Friday, April 3, 2009

Sour Grapes -- a sermon

I was listening to some call-in show on the radio the other day and somebody called to talk about how some of the stimulus money will be used to rebuild public transit systems around the country, and how they are especially important these days with gas prices heading back up for good.  Then they asked how come we ever got rid of what used to be a pretty good public transit system.

The answer?  World War II.

How’s that?  Well, the short version of the story went like this.  In World War II, we started building lots of things, among them jeeps and tanks and planes.  After the war, we had lots of manufacturing capacity, not to mention a lot of surplus vehicles and new drivers, so corporations used that extra capacity to build cars. 

The more cars we built, the more roads.  And the more car owners, the fewer people who took the bus and train. Then came the interstate highway system, and the fact that World War II also created the biggest migration of its citizens, moving them all over the country, not to mention the world -- and now you have a country of migratory people with cars.  Goodbye trolley.

Fascinating as always, you say, but we are talking about sour grapes in the Old Testament, not cars.

Well, here’s the point.  Jeremiah talks about an old saying that goes: “The parents have eaten sour grapes, and the children’s teeth are set on edge.”  It’s a message that says children pay for the sins of the parents.  There were certainly some pentalities in their system of law that punished not just the guilty but all members of the family.  And the belief was that the sin of the people would affect generations to come.

That’s a pretty universal idea.  Native American teaching is that in everything we do, we must consider its effect down through the next seven generations.  Because if we take a short-sighted view, our descendents will be paying for our sins.

Like having to rebuild a public transportation system that we dismanteled even though it once was the envy of the much of the world.  And urban and suburban sprawl.  And pollution.  You get the idea.

If you wanted, you could look at our modern situation -- the actions of others over the past thirty years -- often short-sighted and selfish actions, sometimes just wrong guesses -- have led to our current crisis.  No matter what route we choose to get out of the crisis, it will affect us for generations.  So yeah, the parents eat sour grapes, and the children’s teeth are set on edge.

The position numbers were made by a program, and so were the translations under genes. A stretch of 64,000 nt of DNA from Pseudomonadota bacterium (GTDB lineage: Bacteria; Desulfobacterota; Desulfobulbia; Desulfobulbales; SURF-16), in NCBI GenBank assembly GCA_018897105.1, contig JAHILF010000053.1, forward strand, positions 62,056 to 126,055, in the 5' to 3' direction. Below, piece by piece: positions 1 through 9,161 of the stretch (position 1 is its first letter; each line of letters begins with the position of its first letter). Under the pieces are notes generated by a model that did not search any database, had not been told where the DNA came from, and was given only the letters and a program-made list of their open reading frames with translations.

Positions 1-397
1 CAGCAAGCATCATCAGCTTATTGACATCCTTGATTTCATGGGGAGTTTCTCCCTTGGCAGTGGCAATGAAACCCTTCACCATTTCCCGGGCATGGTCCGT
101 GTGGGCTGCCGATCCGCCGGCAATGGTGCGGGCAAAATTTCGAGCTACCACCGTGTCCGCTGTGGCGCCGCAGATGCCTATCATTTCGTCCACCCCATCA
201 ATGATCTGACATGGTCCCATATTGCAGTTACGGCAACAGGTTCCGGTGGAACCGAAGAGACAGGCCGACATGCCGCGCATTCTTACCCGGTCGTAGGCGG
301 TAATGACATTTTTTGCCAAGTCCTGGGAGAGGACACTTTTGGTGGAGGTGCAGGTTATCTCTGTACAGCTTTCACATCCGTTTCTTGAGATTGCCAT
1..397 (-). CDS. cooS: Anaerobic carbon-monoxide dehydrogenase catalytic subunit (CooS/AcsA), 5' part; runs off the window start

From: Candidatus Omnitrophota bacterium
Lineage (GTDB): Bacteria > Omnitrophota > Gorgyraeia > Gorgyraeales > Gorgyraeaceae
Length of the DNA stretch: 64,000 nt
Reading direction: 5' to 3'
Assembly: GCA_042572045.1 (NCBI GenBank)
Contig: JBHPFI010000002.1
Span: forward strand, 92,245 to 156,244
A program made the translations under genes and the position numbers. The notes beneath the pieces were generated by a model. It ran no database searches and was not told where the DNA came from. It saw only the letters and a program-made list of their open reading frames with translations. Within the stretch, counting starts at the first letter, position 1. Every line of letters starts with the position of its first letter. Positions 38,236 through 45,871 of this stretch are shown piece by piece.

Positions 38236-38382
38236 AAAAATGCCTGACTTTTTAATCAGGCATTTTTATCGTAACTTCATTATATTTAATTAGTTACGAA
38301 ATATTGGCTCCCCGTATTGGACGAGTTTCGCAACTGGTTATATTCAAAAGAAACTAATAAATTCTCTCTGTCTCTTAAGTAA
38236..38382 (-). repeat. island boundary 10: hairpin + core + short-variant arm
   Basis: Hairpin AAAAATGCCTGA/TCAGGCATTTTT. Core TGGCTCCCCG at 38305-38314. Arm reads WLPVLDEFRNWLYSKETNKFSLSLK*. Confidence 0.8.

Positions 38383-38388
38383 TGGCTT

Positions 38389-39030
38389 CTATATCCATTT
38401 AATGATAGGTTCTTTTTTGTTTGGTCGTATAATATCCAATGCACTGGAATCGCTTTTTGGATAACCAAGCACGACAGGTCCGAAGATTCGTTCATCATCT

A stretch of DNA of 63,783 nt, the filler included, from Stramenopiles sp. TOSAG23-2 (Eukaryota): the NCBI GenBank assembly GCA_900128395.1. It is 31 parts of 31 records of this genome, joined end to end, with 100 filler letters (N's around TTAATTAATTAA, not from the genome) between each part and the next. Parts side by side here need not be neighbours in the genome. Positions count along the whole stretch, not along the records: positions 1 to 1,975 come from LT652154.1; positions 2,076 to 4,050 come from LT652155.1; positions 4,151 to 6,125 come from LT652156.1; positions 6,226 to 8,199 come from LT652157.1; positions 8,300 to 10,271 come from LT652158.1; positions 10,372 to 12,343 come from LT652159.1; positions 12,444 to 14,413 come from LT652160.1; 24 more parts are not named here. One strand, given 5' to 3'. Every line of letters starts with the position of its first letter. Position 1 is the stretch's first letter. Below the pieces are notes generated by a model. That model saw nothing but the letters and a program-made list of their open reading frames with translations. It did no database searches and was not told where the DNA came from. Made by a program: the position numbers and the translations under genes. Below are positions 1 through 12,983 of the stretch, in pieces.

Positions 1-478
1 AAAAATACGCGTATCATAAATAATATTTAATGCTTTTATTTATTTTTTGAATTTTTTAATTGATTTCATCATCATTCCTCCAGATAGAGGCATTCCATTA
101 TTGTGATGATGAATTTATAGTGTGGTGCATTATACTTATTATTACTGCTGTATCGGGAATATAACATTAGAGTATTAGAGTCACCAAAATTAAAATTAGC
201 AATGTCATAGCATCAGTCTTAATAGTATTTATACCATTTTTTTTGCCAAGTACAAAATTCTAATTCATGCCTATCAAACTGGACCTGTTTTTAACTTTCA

But the strange thing is, Jeremiah takes the old saying and says, “Some day that won’t be the case.  Some day, the only people who will be punished for their sins are those who commit them.”

That might sound good, but it’s not going to happen.  Good luck with that.

Jesus seems to take a more logical stance.  He says, “Unless a grain of wheat falls to the ground and dies, it cannot grow.  But if it dies, it bears much fruit.”

The wheat he’s talking about, of course, is himself.  He’s telling his disciples that his death will be the gateway for life eternal not only for himself but for all his people.  If you will, the righteous action of one will save many.

But since his saving act is for God alone to perform, what can we learn in how we are to live?  Has the time come when our actions don’t affect future generations anymore?  Hardly.

On earth, even though our actions have ramifications for others, we can only be responsible for our actions, not those of others.  We can’t make others do what is right -- only ourselves.  

And the right thing to do?  Be a grain of wheat.   We ultimately are responsible to God for our lives -- including letting them go -- giving them up to God.

What Jesus says to offer ourselves up -- to die.  To let go of this life in order to embrace life in its truest, deepest, most lasting form.  In short, stop clinging to all those things we think are so important -- and which often lead to sour grapes down the line -- and focus on what loving God, which necessarily entails serving our neighbors.

So the paradox is this: we are responsible only for our actions, but we know that those actions affect generations to come.  We know we will make mistakes, but we must keep them in our calculations.

The irony is that there is one place where our actions affect us and us alone.  Heaven.  There are no sour grapes.  Each of us stands before God facing with our own sins which have the power to damn only us.  The Good News is that the actions of one person affect us -- Jesus’ death and resurrection overcomes our sin and opens the way for eternal life.  But then, we are still responsible for embracing it.  Amen.